15.  Denture or Retainer Soak. You can soak these overnight in a glass with water and baking soda.  It will leave them clean and deodorized.

16.  Fill small holes in Drywall. Yes, I have rented many homes and sometimes you find yourself without spackle.  Ah, just mix a bit of white toothpaste with some baking soda and fill the holes!  Let it dry completely before you paint or anything – but you might find you don’t need to paint! 

17.  Fire Extinguisher. Great for a grease fire in the kitchen, a car fire, or another small fire.  Just sprinkle it over the fire until the fire goes out.  Keep it in your kitchen for sure!

18.  Shoe Deodorizer. Sprinkle a small amount in your shoe, or put some in an old sock and tie the sock – then stuff it in your shoe overnight.

19.  Ant, Roach, and Flea Deterrent.  If you have ants or roaches, sprinkle baking soda in the areas where they are coming in the house.  If you have fleas on the lawn, sprinkle baking soda around the areas where you and your pets walk by.  This helps.  I’ve written other tips for organic ant control here.  You can try it with snails and rabbits, too!

20.  Cook with it. Lots of yummy things.  Like pancakes!


Please Pick Up Where I Left Off!


What else do you use baking soda for?


Organic Ant Control

"Go to the ant and be wise" by Pandlyan on Flickr


I have lived in the north, south, east, and west – and ants find you know matter where you live!  I have tried all sorts of different organic sprays and urban legend tinctures.  Most things work a little bit and then the ants come back.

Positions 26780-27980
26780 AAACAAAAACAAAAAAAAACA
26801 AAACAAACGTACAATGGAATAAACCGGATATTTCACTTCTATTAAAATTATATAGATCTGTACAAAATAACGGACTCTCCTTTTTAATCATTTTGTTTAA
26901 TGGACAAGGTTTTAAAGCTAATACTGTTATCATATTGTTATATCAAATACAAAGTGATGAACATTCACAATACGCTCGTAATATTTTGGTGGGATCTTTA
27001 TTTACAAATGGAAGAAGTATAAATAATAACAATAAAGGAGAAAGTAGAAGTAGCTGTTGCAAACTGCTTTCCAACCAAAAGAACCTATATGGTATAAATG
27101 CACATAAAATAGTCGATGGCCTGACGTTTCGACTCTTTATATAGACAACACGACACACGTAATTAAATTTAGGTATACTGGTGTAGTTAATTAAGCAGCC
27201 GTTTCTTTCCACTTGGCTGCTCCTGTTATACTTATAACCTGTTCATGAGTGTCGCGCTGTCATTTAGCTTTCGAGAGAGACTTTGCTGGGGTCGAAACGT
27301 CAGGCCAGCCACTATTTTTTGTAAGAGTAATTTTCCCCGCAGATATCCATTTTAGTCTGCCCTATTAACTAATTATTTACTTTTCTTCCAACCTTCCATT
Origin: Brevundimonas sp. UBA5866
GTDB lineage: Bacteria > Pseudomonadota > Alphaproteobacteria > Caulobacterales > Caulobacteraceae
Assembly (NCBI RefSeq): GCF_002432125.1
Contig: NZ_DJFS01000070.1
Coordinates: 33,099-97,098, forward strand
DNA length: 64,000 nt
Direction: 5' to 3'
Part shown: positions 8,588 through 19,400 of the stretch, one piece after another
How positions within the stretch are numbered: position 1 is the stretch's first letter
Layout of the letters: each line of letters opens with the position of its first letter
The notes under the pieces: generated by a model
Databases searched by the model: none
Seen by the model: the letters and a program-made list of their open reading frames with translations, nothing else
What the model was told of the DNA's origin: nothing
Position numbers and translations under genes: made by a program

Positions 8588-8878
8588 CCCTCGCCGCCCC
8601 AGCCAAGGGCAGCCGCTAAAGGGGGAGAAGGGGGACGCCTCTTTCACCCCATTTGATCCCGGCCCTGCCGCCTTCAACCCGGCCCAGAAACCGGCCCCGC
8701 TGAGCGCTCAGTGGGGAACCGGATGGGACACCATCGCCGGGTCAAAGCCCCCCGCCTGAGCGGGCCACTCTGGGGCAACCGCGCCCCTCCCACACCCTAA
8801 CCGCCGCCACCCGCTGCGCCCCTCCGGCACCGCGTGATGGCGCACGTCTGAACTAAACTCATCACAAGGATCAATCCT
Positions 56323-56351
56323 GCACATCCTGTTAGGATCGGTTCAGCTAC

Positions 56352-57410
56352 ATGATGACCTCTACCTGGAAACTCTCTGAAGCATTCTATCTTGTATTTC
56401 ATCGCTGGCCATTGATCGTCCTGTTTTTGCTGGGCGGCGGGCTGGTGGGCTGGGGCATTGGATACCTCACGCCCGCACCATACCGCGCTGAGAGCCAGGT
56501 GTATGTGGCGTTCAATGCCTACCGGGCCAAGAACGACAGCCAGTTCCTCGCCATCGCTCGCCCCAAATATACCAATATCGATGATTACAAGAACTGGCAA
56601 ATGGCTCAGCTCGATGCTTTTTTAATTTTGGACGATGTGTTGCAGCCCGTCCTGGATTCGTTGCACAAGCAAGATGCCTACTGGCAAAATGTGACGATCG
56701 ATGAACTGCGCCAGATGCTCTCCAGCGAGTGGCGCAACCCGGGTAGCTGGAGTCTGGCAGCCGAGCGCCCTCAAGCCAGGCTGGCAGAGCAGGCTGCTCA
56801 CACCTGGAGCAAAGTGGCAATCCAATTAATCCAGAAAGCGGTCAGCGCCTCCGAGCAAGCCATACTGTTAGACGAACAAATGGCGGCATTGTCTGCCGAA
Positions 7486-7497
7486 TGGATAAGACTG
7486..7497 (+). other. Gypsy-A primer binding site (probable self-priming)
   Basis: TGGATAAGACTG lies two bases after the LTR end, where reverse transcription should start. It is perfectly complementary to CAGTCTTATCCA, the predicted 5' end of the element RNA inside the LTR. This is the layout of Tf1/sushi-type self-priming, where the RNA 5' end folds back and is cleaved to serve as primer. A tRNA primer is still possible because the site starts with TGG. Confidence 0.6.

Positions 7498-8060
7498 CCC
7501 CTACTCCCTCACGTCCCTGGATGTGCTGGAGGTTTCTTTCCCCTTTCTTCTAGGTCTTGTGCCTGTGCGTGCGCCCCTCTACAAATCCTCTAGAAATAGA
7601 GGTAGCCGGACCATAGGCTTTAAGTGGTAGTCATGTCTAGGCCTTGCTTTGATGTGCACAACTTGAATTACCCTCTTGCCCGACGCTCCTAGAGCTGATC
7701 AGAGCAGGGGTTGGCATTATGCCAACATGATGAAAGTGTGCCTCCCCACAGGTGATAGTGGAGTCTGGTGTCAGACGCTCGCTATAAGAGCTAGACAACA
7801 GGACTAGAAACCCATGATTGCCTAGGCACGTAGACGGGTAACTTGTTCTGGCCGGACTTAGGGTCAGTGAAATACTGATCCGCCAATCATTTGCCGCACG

So how do you get rid of ants?  Here’s what I’ve found that works best:


In The Home


First off, you have to trace your ant trail as far as you can trace it.  That means across the windowsill or the floor, through the window or door, and outside.  If they are coming through a crack in the wall or ceiling, you may not be able to do this, but at least follow it to the crack.  If they’re coming through a wall, you may be able to go around to the outside of your house and find where they’re coming in.


Then you’ll need to get rid of the trail.  If you only kill the ants you see, more ants will return in their place, following an ant trail established by scent.  The best way I have found to get rid of the ant trail is to spray it with orange oil cleaner (which you can find in any health food store – try to find one that isn’t dyed orange, and is a natural color).  I spray the entire trail inside with a hefty dose of orange oil cleaner, and leave it there for several minutes.  Then I wipe it clean, go outside, and do the same.


After I’ve gotten rid of the trail, I spray the orange oil cleaner into the entry point on the outside of the house (if I can find it).  That means every crack, crevice, window, or doorway where they are coming in.  Don’t wipe the spray clean – just leave it.

In a pinch, you can also use straight vinegar in a spray bottle.  In my experience this does not last as long – the ants find their way back a day or two later.  But if you need to take immediate action, this will help.  You can also combine it with shaking some ground cinnamon into the corner or crevice where the ants are coming into the house.  It may look a little weird, but the ants will not cross the cinnamon.  Baking soda can work as well, though again, not as well as the orange oil.


In The Garden


In the garden, I leave ants alone because they help break down the nutrients for plants – they’re a natural part of the garden ecosystem.  However, if you have a serious infestation (sometimes ants will bring in aphids), or if you want to get rid of fire ants, you can deter them.  Try scattering ground cinnamon, wood ash, and/or diatomaceous earth around the perimeter of your beds.